I also managed a photograph of drake Pochard, its head glowing in the early light, as we slowly chugged through thick weed beds and lilies.
We eventually got into position for pelicans from what seemed to be an increasing frequency of positioning boat instructions from the four photographers. We took some portrait photographs of the two birds in the margins while the boat drifted ever closer to the birds until it entered the invisible 'circle of fear'.
All birds have this surrounding fear  zone which once breached will cause them to put more distance between themselves and people either by walking, swimming or flying away. The two pelicans settled for the latter allowing some full frame flight photographs of these magnificent birds.
Next stop on our circuit around the lake was an extensive lily bed  which was hosting a large colony of Whiskered Terns.
We took some more photographs to add to the collection of images taken the previous morning. The birds were busy building what appeared to be precarious nests, comprising a jumble of various water plant,s on top of the lilies. Occasional a Hooded Crow would swoop in a grab an unguarded egg whilst being pursued by a noisy group of terns.
Some of the terns had obviously learnt that it was quicker to build your own nest by plundering the materials from one of your neighbours. After a prolonged stay with the terns we headed across to an channel on the far side of a lake where a Pygmy Cormorant was drying off. I always think there is something very primitive in the appearance of these birds and it is quite easily to visualise the reptilian ancestry.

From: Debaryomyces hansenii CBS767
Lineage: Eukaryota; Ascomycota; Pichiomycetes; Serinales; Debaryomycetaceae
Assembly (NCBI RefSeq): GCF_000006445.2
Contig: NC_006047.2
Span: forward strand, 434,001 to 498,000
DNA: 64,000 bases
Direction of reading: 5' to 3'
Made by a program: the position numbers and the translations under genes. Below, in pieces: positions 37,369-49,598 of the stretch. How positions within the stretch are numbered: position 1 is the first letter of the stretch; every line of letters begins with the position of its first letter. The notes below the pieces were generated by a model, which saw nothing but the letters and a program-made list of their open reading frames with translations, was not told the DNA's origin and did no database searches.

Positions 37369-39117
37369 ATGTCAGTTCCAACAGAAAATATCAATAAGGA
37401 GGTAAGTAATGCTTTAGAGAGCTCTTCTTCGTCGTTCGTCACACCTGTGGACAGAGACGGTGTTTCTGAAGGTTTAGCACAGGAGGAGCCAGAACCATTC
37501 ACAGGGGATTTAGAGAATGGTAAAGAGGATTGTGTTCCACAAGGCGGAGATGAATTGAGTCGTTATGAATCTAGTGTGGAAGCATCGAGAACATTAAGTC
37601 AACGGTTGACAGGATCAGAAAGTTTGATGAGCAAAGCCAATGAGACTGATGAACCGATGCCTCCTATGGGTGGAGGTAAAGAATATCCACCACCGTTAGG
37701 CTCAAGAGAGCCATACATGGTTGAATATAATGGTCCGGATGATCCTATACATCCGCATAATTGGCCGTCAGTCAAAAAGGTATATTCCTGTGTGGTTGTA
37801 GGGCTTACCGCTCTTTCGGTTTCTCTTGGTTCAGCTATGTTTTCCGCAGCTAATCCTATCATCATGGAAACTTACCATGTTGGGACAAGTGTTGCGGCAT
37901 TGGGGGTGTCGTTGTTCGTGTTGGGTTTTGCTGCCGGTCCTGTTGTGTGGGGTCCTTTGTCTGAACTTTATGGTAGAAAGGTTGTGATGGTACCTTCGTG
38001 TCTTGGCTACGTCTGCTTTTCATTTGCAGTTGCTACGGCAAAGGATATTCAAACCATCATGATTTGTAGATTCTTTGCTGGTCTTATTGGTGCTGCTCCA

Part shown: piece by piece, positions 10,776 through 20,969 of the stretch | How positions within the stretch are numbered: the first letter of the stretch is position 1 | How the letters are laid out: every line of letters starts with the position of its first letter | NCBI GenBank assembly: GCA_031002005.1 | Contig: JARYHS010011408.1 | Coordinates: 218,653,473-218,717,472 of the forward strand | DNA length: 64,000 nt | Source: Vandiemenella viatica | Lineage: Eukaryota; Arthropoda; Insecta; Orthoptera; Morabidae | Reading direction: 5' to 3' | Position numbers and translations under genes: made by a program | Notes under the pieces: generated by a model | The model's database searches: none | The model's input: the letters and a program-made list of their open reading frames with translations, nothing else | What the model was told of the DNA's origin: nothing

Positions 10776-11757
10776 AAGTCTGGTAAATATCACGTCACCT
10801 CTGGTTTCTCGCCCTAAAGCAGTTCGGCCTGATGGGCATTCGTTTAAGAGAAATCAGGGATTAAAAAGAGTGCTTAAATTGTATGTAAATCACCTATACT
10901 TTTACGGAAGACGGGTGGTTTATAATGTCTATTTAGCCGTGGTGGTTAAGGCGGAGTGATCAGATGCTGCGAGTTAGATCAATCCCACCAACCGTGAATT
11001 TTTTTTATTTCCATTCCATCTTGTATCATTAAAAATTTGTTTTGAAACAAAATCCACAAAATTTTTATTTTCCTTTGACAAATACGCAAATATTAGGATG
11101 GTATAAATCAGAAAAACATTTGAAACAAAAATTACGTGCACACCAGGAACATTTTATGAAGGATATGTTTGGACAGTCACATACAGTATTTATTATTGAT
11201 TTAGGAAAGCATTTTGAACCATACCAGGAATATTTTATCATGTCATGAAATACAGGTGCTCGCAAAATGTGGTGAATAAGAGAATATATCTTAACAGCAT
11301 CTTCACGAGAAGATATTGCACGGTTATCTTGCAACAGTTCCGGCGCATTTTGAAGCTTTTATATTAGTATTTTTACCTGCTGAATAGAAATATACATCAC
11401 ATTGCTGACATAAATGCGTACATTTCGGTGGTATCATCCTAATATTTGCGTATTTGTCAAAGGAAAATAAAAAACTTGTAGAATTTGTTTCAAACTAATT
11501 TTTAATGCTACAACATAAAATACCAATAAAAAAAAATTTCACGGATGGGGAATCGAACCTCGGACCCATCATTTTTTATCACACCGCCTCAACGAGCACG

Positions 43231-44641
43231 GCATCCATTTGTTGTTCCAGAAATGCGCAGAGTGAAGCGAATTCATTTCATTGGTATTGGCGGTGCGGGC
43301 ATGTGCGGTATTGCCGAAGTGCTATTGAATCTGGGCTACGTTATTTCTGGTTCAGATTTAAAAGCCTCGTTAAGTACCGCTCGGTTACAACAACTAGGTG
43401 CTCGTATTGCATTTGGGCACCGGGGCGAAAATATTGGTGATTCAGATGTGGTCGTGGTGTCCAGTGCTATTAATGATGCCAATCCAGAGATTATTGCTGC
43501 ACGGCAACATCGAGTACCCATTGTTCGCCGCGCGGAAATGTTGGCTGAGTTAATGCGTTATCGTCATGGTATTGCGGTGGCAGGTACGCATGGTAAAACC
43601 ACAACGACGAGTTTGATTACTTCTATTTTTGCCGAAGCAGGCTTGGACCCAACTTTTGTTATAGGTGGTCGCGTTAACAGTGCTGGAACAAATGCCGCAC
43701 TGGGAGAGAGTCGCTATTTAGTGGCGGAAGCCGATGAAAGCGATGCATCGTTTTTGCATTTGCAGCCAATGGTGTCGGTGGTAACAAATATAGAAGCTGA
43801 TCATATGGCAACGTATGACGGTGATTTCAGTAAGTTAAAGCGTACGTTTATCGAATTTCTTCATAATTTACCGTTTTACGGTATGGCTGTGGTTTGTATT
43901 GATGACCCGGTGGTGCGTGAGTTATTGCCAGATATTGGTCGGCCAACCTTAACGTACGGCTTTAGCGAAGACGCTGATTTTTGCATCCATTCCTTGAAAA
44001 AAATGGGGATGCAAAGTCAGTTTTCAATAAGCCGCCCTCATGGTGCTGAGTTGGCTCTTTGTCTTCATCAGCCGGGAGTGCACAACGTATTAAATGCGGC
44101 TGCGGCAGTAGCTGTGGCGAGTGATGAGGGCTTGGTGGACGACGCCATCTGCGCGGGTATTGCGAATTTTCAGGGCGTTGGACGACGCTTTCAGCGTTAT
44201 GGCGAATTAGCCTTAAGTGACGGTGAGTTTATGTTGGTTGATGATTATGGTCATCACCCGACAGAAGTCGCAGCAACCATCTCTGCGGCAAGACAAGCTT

We left the lake through a narrow channel and sailed through the weed-chocked waterway for around 20 minutes before entering a small lake. Zoltan, our guide, had brought us here to photograph Red-necked Grebe, a new species for the camera and one I was hoping to encounter during the trip.  A pair were present with the bonus of two chicks. The boat was positioned at distance so as not to disturb the birds and by waiting we were rewarded with the birds coming close on several occasions. A pleasure to watch and memorable time was had photographing these small grebes even though the light seemed to temporarily diminish while we were there. 
After staying there for a quite a while, the grebe family were left, and we finished off the morning session as it had started with further and very close encounters with Dalmatian Pelicans on a medium sized lake.

It had been an excellent start to the day with two new species at close range in front of the camera surrounded by the joys of the pulsating biological abundance of the Delta. As we moored up back at the hotel I was already wondering what avian treasures the evening session, our last on the Delta, would bring. You might have already guessed, given the number of photos above, that will need to wait now until be  my next blog post :).